The hypermarket concept was introduced to Malaysians by Carrefour from France in 1994. During the 2000s period, we witnessed the tremendous growth of this concept in all parts of Malaysia. During the last 15 years, they have also invaded shopping centres. Major hypermarket operators in Malaysia include Giant, Tesco, Econsave, Mydin, NSK, AEON Big and Pacific. Hypermarkets offer similar categories of retail goods as department stores at cheaper prices. Price-conscious Malaysian consumers changed their shopping preferences on general fashion items, toys, stationeries and household goods from department stores to hypermarkets.

Online shopping is a new threat to traditional department stores. This sector has been growing strongly in the last few years. More and more brick-and-mortar retailers are setting up online channel to get consumers to spend. According to Mr. James Loke, CEO of Tangs Malaysia, ‘Online retailers are always a threat to department stores. Instead of competing, we can also embrace and compliment the online retailers. Customers still prefer the “touch feeling” shopping experiences and the value-added services and facilities’.

In major cosmopolitan cities such as Kuala Lumpur, Selangor and Penang, successful department stores located in the city centres offer high-value retail goods and services to discerning consumers. These include Parkson, Isetan, Robinsons, Sogo, etc.

In China, Japan, South Korea, Taiwan and Hong Kong, department stores continue to play major roles in the retail industry. Isetan Shinjuku, Matsuya Ginza and Mitsukoshi Nihonbashi in Tokyo are must-visit attractions for tourists from around the world.

In Europe, many department stores that were founded more than 100 years ago remain an institution for both locals and tourists. They include Galeries Lafayette and Le Bon Marche in Paris; Selfridges, Liberty and Harrods in London; GUM in Moscow, 10 Corso Como in Milan, Kadewe in Berlin, IIlums Boughus in Copenhagen and Nordiska Kompaniet (NK) in Stockholm.

Lot 10, Kuala Lumpur

To meet changing lifestyles of Malaysian consumers, department stores in the city centres are offering greater depth in goods and services. In addition to its department store and gourmet food hall, Isetan The Japan Store in Lot 10, Kuala Lumpur has 9 dining bars, 4 cafes, 6 restaurants, a specialty bookstore, a hair salon and a classroom. Parkson Pavilion KL in Bukit Bintang, Kuala Lumpur has 3 specialty stores (MIXXO, Spao and Who.A.U), a hair salon (A Cut Above) and 2 cafes (West 57th Street Cafe by Zang Toi and Hogan Bakery from Taiwan), Sogo KL in the city centre of Kuala Lumpur has a fitness centre and a karaoke centre at the top floor.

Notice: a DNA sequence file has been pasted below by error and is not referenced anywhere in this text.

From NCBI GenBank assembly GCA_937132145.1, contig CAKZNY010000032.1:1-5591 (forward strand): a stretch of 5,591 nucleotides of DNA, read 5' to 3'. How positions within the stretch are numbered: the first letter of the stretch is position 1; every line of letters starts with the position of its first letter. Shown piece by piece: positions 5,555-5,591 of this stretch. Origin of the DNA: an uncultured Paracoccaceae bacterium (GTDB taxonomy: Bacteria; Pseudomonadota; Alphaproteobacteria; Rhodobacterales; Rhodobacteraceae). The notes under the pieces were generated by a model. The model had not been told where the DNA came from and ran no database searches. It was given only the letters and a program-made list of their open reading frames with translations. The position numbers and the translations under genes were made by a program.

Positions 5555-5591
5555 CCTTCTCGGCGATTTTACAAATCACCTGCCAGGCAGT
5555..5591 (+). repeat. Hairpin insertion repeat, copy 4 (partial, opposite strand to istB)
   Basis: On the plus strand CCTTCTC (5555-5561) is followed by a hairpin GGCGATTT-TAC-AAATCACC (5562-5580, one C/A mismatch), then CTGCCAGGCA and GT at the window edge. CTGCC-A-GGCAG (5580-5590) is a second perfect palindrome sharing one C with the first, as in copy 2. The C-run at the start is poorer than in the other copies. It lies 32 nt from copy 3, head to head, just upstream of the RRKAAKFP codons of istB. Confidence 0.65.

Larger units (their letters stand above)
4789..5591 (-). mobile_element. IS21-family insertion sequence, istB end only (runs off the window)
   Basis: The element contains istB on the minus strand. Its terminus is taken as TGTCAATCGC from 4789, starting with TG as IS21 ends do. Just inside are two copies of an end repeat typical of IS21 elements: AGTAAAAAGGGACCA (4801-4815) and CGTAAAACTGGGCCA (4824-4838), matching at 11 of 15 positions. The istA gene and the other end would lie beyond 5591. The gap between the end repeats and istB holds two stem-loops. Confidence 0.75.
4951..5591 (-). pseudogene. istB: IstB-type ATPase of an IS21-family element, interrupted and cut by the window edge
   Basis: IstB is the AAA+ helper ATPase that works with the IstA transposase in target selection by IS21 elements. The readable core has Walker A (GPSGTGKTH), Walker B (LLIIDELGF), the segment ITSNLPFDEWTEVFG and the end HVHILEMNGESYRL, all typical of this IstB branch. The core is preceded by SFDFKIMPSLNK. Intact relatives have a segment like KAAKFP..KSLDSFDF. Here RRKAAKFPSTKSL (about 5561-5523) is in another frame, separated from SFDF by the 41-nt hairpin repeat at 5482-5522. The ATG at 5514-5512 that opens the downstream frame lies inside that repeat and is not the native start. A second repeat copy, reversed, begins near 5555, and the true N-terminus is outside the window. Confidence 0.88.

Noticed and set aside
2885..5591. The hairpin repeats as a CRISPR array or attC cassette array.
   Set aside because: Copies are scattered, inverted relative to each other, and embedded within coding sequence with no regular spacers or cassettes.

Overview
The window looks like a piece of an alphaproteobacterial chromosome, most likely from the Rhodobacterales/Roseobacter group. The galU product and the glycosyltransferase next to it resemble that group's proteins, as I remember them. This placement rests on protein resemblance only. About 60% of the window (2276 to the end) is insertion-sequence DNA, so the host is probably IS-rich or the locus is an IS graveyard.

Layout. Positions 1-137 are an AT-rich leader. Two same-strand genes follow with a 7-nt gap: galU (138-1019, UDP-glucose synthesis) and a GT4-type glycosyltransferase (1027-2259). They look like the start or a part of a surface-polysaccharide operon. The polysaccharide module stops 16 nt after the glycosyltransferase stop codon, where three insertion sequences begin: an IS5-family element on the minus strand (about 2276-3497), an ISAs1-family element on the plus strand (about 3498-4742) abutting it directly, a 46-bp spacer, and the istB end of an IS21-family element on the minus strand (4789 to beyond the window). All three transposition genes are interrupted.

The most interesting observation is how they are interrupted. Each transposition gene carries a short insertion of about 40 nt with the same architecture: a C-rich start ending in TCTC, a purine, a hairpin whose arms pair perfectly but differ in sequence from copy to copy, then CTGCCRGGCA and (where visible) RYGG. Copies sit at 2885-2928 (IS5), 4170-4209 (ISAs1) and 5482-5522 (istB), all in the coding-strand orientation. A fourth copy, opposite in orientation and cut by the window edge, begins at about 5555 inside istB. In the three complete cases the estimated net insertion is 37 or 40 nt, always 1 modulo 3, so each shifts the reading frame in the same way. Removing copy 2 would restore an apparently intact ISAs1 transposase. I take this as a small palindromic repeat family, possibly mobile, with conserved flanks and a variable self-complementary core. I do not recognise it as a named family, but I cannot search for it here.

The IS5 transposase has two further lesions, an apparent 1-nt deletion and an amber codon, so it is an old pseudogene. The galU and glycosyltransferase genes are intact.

Department store in Malaysia continues to play an important role in the retail industry for many years ahead. In small towns where shopping centre is not viable, they provide mass-market and affordable retail goods to the general population. In the city centres, they offer branded retail goods and exclusive services to brand-conscious consumers.

Department stores are not disappearing soon, not in the near future. Today’s retail industry is about serving customers through multi-channels. Shopping experience can be elevated through new technologies.

The next generation of department stores in Malaysia will be those that are able to integrate modern technology, provide a unique physical environment as well as offer public facilities to keep shoppers in them longer.

B.E. Law, COO of Parkson Malaysia summarises the future of department stores in Malaysia: “It will be very interesting to see the transformation of the new shopping experience in the next decade. We are already witnessing the changes in shopping habits from hardcore shopping to lifestyle and leisure. The future should see the inclusion of services and entertainment as part of the product and service mix in the departmental stores. Technological development cannot be ignored. We are also witnessing the rapid development of cashless payment tools like the Alipay, Wechat, etc. and the buzz word today, online shopping.”

  • TAN HAI HSIN is the managing director of Retail Group Malaysia and Henry Butcher Retail. Tan has been involved in research, planning, marketing and management of numerous retail centres and commercial developments in 5 countries (Singapore, Malaysia, Indonesia, Libya and China) for the past 27 years. He holds a BBA from National University of Singapore and MBA in Retail from University of Stirling, United Kingdom.